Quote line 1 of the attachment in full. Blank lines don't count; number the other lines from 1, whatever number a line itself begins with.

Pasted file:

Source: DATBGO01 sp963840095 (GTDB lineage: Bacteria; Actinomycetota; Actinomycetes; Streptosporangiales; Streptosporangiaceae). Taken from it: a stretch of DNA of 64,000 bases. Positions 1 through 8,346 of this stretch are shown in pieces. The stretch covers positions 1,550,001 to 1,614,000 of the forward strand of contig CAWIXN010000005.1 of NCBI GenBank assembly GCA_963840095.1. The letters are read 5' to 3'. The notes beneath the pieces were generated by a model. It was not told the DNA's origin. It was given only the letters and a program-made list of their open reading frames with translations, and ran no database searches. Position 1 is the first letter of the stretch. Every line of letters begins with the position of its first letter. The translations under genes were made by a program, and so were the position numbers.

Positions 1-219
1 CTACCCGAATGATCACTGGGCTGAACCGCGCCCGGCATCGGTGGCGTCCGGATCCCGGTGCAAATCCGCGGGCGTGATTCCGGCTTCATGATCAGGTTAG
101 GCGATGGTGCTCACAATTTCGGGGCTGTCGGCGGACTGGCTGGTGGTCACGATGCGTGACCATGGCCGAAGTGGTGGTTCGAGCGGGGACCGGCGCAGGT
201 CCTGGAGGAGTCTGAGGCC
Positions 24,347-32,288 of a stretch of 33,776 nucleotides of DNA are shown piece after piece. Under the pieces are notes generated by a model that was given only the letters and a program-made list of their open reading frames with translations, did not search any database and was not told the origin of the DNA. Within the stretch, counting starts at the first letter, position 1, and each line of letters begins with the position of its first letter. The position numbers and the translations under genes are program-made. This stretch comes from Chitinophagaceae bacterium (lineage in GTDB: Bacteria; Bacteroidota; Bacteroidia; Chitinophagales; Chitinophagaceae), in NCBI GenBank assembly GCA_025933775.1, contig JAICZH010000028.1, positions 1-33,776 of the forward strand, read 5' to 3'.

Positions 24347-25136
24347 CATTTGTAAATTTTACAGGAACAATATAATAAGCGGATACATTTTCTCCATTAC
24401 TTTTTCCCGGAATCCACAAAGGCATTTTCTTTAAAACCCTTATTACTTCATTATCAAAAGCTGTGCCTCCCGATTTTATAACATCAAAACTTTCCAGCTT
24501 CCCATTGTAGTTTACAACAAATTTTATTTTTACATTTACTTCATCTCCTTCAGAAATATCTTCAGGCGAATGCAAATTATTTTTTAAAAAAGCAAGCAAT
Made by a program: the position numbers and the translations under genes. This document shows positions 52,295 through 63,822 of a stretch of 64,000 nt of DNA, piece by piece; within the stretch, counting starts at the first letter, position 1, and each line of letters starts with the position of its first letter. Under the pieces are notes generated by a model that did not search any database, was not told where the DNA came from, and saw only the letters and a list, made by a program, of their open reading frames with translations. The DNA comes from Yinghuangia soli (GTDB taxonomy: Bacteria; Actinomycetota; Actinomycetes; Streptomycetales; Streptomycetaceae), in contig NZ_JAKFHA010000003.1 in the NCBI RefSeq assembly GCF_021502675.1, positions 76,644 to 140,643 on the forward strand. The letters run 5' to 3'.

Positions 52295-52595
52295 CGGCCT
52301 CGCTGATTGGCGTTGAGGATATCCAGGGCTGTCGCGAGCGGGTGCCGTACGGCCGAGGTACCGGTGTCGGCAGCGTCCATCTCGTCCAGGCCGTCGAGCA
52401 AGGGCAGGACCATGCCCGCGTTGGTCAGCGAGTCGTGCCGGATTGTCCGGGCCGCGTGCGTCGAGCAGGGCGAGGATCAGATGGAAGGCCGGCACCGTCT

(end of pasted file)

Source: DATBGO01 sp963840095 (GTDB lineage: Bacteria; Actinomycetota; Actinomycetes; Streptosporangiales; Streptosporangiaceae). Taken from it: a stretch of DNA of 64,000 bases. Positions 1 through 8,346 of this stretch are shown in pieces. The stretch covers positions 1,550,001 to 1,614,000 of the forward strand of contig CAWIXN010000005.1 of NCBI GenBank assembly GCA_963840095.1. The letters are read 5' to 3'. The notes beneath the pieces were generated by a model. It was not told the DNA's origin. It was given only the letters and a program-made list of their open reading frames with translations, and ran no database searches. Position 1 is the first letter of the stretch. Every line of letters begins with the position of its first letter. The translations under genes were made by a program, and so were the position numbers.